Eminent domain: Right of a government agency to take private property for a public purpose against the will of the owner. Fair compensation must be paid to the owner whose property is taken.

Encroachment: An obstruction, building, or part of a building that intrudes beyond a legal boundary onto neighboring private or public land, or a building extending beyond the building line.

Encumbrance: (1) A legal right or interest in land that affects a good or clear title and diminishes the land’s value. It can take numerous forms, such as zoning ordinances, easement rights, claims, mortgages, liens, charges, a pending legal action, unpaid taxes, or restrictive covenants. An encumbrance does not legally prevent transfer of the property to another. A title search is usually done to reveal the existence of such encumbrances. (2) Anything that imposes a legal burden on title to land such as liens for security purposes, easements, and restrictive covenants.

Enrollment: The number of students attending a school.

Equity: The value of an owner’s unencumbered interest in real estate. Equity is computed by subtracting borrowed funds and other liens from the property's fair market value. Equity increases in a property as a mortgage is paid off, and as the property appreciates in value. When the mortgage and all other debts against the property are paid in full, the owner has 100% equity in the property.

Equity financing: Use of buyer’s funds to finance property.

Equity Investment: Money that is invested in a firm by its owner(s) or holder(s) of ordinary shares that will not be returned in the ordinary course of business, as from business profits. Instead to recoup their money shareholders must sell their shareholdings to other investors or wait until a firm is liquidated and proceeds are distributed among shareholders.

Erosion: The loss of land by wearing action of water or wind.

Escrow agent: A person or corporation employed by parties to a real estate transaction to receive documents and money, and deliver them in accordance with their instructions. Often a title company.

Escrow agreement (escrow instructions): A contract between the parties to a real estate transaction to affect a settlement of the transaction in escrow.

Escrow: Usually documents and money deposited with a neutral third party (the escrow agent) to hold until the occurrence of a specified event, such as the signing of loan documents. In real estate sales transactions, the escrow agent is given the deed by the seller, down payment, or equity by the buyer and mortgage funds by the buyer. The escrow agent releases loan funds and down payment to the seller at closing and delivers the title to the buyer.

Estoppel certificate: Document in which the borrower verifies the remaining balance and interest rate of a loan.

Estoppel: A doctrine of law that prevents a person from asserting facts or rights inconsistent with prior words or conduct.

Every Student Succeeds Act (ESSA): A law signed by President Barack Obama on December 10, 2015, that aims to ensure that every child across the nation will benefit from an equitable, high-quality education. This law requires that all students in America be taught at high academic standards to prepare them for college success, mandates annual statewide assessments of teachers and students to ensure student progress, and invests in the ideas developed by local leaders and educators to improve community success. The ESSA encourages states to provide facility financing to charter schools at the same level as they typically fund traditional public schools. Charter schools are also assisted with accessing the credit they need to acquire and renovate facilities for school use. The law requires that 12.5% of annual funding for the federal Charter Schools Program (CSP) be reserved for charter facilities assistance. Subgrants issued under the ESSA can be used to ensure that new school buildings meet applicable statutes and regulations.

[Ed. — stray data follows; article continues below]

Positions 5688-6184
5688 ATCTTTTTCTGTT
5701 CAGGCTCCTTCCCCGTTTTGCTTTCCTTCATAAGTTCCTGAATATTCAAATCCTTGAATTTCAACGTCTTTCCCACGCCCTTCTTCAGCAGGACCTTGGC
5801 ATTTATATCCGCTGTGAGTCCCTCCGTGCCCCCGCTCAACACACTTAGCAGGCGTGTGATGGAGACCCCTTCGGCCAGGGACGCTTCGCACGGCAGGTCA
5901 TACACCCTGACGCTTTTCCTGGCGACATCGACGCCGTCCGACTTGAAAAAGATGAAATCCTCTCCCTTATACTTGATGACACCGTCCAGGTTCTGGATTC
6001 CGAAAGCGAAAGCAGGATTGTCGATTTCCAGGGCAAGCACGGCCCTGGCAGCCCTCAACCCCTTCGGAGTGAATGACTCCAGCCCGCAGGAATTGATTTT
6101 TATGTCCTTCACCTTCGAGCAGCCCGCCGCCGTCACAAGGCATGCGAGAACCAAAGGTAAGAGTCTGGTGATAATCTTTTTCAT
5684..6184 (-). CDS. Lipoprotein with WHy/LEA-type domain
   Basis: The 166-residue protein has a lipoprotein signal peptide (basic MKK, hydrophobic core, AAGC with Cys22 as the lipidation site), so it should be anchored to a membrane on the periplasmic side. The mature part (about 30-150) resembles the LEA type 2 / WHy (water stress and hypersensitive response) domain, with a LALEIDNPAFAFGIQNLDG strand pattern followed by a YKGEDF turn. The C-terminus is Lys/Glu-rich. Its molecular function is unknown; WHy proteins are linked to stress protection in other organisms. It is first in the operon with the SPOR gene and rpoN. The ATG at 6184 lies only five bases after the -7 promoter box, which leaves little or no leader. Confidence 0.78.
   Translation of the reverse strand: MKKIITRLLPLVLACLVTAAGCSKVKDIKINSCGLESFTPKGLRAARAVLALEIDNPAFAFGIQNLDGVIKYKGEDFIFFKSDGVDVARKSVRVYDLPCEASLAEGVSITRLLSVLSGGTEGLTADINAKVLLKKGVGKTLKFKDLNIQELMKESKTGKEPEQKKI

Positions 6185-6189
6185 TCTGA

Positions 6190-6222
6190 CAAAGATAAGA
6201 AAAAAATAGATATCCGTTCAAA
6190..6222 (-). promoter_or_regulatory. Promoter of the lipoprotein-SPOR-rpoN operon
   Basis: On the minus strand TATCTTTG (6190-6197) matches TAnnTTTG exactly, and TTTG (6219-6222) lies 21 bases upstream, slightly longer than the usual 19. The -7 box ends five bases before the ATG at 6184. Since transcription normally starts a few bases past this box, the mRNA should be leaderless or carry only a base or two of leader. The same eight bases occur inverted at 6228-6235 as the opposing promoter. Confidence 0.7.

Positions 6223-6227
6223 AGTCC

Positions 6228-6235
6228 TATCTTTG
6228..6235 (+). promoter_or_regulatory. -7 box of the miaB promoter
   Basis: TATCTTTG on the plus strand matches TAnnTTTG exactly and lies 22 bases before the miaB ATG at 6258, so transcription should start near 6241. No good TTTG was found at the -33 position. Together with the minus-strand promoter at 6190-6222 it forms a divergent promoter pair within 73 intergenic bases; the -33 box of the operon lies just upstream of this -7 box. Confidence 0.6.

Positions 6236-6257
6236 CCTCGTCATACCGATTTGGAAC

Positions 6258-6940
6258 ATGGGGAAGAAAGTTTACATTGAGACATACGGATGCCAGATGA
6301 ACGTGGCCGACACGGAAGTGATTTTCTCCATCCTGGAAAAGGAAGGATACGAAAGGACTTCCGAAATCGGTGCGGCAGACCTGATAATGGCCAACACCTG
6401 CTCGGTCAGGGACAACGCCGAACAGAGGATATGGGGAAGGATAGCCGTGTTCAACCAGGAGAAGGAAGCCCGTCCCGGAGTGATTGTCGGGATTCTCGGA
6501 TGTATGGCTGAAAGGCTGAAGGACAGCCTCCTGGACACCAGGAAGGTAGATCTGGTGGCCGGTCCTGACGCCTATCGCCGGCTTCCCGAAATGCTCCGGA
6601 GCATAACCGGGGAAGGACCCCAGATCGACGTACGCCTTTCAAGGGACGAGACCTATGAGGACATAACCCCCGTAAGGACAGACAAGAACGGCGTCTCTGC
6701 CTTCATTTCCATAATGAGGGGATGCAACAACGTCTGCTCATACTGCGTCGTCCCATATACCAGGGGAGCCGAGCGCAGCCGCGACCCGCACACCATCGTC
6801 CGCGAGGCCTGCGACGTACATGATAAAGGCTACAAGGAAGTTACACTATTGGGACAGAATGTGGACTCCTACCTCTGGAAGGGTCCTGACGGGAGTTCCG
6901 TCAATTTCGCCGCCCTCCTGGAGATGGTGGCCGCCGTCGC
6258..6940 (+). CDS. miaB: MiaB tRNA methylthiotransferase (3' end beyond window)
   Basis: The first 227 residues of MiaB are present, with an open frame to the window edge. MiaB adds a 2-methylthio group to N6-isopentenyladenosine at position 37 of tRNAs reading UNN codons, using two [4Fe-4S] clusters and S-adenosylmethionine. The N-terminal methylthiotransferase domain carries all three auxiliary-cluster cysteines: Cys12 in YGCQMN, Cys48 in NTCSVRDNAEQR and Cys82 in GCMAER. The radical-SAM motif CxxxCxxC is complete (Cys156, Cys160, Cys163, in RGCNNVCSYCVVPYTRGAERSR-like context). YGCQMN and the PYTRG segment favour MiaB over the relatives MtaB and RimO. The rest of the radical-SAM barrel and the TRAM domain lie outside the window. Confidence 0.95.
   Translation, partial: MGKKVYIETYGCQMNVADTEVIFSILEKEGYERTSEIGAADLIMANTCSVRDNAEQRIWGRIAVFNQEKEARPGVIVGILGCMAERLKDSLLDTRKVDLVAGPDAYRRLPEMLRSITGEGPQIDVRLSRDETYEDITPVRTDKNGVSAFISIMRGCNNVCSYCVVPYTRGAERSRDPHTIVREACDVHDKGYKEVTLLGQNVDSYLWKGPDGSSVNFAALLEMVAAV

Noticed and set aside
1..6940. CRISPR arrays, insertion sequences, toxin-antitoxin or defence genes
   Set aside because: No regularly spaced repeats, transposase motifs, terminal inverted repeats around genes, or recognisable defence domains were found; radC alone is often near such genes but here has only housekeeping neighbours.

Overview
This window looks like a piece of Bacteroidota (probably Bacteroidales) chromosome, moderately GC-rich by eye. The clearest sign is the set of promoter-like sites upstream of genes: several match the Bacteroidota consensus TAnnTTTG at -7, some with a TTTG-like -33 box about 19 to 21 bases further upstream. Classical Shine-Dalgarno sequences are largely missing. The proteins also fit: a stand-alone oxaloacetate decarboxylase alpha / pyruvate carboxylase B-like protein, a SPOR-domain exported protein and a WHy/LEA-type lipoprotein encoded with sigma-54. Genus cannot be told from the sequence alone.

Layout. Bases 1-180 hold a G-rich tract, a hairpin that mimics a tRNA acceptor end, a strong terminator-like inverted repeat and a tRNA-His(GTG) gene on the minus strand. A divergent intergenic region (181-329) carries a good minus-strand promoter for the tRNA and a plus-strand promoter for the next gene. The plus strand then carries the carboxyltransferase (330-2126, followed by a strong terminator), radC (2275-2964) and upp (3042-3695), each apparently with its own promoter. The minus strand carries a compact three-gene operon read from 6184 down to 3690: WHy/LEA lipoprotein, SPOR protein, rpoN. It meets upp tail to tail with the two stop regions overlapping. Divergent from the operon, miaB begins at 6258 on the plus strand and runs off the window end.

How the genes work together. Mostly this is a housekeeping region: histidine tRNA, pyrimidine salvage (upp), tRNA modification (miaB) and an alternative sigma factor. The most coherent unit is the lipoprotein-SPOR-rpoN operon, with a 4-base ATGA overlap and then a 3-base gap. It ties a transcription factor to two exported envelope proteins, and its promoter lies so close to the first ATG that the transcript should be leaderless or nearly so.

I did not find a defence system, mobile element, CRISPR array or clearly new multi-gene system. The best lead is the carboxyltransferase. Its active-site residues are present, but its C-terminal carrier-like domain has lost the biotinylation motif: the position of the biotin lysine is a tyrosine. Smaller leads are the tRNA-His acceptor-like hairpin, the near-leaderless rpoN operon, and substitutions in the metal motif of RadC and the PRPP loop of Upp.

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Feasibility analysis: Study of the cash flow, marketability, profitability potential, and overall desirability of a project.

Federally subsidized program: A program in which contributions from the federal government effectively reduce the cost of commodities or services to consumers. The establishment and operation of a charter school is federally subsidized.

Fee simple: Absolute ownership of and rights to use and control real property.

Finance: To supply money for a purchase. A lender can finance a building with a mortgage loan.

Financial institution: A company or business that manages monetary transactions, such as currency exchange, deposits, loans, and investments.

Financing fees: Fees charged to a borrower for account processing and transactions related to the use of credit or the continuing use of credit. These fees are separate from the interest rate. The total cost of borrowing includes all fees and interest, and is often referred to as the finance charge.